There was little help in the law books, but his Lordship thought that whether there had been a fair dealing or not must be looked at as a matter of degree. Quotations could be made when accompanied by comment or criticism. In Mr. Vosper's book there were quotations, sometimes long and sometimes short, from Mr. Hubbard's books followed by explanations, elaborations, and eventually criticism and condemnation. His Lordship would call it a fair dealing, but Mr. Pain said that the criticism had to be of the literary work itself and not of the thought underlying it.
But his Lordship thought that a fair dealing with the work could deal not only with the words but with the thought underlying them, as distinct from criticism of the conduct of the individual himself. There was evidence to support the plea that here was a fair dealing.
His Lordship also thought that the inclusion of some of the bulletins circulated only to the people who took the courses was not "unfair dealing" when the bulletins were sufficiently widespread as they were in the present case. So there was a reasonable answer to the copyright claim.
On breach of confidence Mr. Pain had pointed out that in his book Mr. Vosper had summarised parts of the special advanced courses and spoken of the heavy security clamp on them and that "when a student enrols on these courses he signs a declaration not to divulge to any non-Clear" - one of Mr. Hubbard's words - "any of the data which is given to him".
Those words showed that Mr. Vosper realised that Mr. Hubbard, for better or for worse, was claiming secrecy on the advanced courses. That raised the public interest aspect of the matter. In Fraser v. Evans (1969) I Q.B. 349: - The Sunday Times case - his Lordship had said that though the court would always intervene to restrain breaches of confidence in proper cases such as trade secrets, thy were not prepared to carry that restraint to the point of preventing the disclosure of matters which it might be in the public interest to disclose.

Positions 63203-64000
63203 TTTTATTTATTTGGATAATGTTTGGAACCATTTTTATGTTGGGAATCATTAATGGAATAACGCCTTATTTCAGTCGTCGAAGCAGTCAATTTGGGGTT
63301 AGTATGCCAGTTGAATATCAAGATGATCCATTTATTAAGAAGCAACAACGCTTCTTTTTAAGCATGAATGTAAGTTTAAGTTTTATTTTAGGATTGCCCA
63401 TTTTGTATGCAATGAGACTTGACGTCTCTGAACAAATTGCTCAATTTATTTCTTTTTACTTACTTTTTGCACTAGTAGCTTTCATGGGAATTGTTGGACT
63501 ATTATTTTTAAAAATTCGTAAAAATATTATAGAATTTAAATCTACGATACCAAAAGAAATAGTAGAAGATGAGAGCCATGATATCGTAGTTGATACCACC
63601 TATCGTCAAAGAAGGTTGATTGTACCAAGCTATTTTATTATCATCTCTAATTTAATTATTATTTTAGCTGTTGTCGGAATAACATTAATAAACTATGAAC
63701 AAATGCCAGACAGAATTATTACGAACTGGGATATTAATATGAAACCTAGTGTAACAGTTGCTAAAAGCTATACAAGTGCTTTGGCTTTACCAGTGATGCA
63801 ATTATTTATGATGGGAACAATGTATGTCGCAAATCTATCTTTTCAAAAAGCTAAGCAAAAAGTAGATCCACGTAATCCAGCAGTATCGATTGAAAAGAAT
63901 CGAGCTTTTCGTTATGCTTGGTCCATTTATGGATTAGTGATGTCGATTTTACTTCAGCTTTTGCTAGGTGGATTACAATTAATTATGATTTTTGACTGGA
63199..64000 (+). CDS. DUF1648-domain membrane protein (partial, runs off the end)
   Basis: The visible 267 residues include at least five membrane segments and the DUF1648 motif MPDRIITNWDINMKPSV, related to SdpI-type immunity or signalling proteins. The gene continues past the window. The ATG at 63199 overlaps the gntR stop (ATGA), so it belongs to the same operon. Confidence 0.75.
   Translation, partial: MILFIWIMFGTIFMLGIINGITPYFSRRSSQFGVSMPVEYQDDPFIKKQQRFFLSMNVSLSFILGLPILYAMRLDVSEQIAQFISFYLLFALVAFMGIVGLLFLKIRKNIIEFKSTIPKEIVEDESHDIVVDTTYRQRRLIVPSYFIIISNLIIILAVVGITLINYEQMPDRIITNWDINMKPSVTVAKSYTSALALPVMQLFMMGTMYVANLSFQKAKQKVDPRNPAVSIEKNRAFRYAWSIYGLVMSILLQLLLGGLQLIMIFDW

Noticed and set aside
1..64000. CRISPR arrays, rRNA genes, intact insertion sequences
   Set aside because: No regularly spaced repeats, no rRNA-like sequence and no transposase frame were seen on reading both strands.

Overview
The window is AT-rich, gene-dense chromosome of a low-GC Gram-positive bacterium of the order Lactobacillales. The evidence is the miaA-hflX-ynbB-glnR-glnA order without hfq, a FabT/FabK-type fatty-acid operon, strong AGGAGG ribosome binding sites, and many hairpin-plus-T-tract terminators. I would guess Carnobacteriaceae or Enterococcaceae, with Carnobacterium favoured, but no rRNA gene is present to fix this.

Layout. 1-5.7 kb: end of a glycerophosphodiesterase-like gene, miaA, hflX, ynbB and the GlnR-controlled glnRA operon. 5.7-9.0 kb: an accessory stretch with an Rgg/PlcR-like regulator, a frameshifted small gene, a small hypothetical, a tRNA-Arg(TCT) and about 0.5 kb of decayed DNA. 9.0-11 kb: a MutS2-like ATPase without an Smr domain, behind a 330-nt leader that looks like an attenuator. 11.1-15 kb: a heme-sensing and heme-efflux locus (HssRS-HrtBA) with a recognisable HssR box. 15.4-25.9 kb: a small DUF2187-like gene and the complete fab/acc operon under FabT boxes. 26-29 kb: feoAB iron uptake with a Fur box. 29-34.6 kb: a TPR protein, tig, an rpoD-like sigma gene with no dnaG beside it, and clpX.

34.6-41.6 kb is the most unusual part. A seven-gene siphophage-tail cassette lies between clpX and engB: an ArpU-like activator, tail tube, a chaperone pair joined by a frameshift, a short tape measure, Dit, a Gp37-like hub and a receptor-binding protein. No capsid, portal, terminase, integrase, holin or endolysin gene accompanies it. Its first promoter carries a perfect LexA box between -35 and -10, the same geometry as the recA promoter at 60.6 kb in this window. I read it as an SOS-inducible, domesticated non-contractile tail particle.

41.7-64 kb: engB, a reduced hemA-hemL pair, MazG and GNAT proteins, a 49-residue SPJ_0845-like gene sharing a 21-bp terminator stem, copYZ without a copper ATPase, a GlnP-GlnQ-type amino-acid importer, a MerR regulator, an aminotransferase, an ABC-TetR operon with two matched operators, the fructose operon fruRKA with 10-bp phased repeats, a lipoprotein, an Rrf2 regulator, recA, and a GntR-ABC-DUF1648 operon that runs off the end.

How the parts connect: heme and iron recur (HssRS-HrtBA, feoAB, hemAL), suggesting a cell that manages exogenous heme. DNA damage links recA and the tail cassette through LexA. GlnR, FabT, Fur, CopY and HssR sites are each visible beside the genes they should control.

His Lordship saw that there was a big risk of danger to the mental health of people who undertook the course, and concurred with Mr. Caplan that the books indicated medical quackery of a type which might be dangerous if practised behind closed doors and that the public interest demanded that people should know what was going on.
On the material before the court there were matters capable of such danger that it might be well in the public interest that the public should know what went on, and his Lordship would not be in favour of using the doctrine of breach of confidence to restrain their publication.
In granting the injunction the judge seemed to think it sufficient that the plaintiffs should have an arguable case and he had relied on two authorities on the basis of which practitioners had apparently gone before judges for injunctions where questions of infringement of copyright arose.
That was contrary to anything his Lordship understood about the way the courts proceeded in granting injunctions. The right course was to look at the whole case, both claim and defence, and then see whether there was a good prima facie case for believing that the plaintiff would succeed at the trial, and if on the whole that was so, an injunction might be granted where damages would not be an adequate remedy. The present was not a case where at the trial the plaintiffs were likely to succeed. Mr. Vosper had good ground at the present stage for saying that there was a fair dealing in The Mind Benders in criticising scientology and that it was in the public interest to investigate and disclose.
The appeal should be allowed.
LORD JUSTICE MEGAW, concurring, said that here was an organisation that laid down a criminal code of its own. Although the provisions of "fair game" had been removed from the 1970 edition of Mr. Hubbard's book, Mr. Caplan was more than abundantly justified when he said that there was evidence that the plaintiffs were or had been protecting their secrets by deplorable means and so did not come to the court with clean hands when they asked the court to protect those secrets by an equitable remedy.
Lord Justice Stephenson gave a concurring judgment.
Solicitors: Davidson, Doughty & Co.; Lawrence Alkin & Co.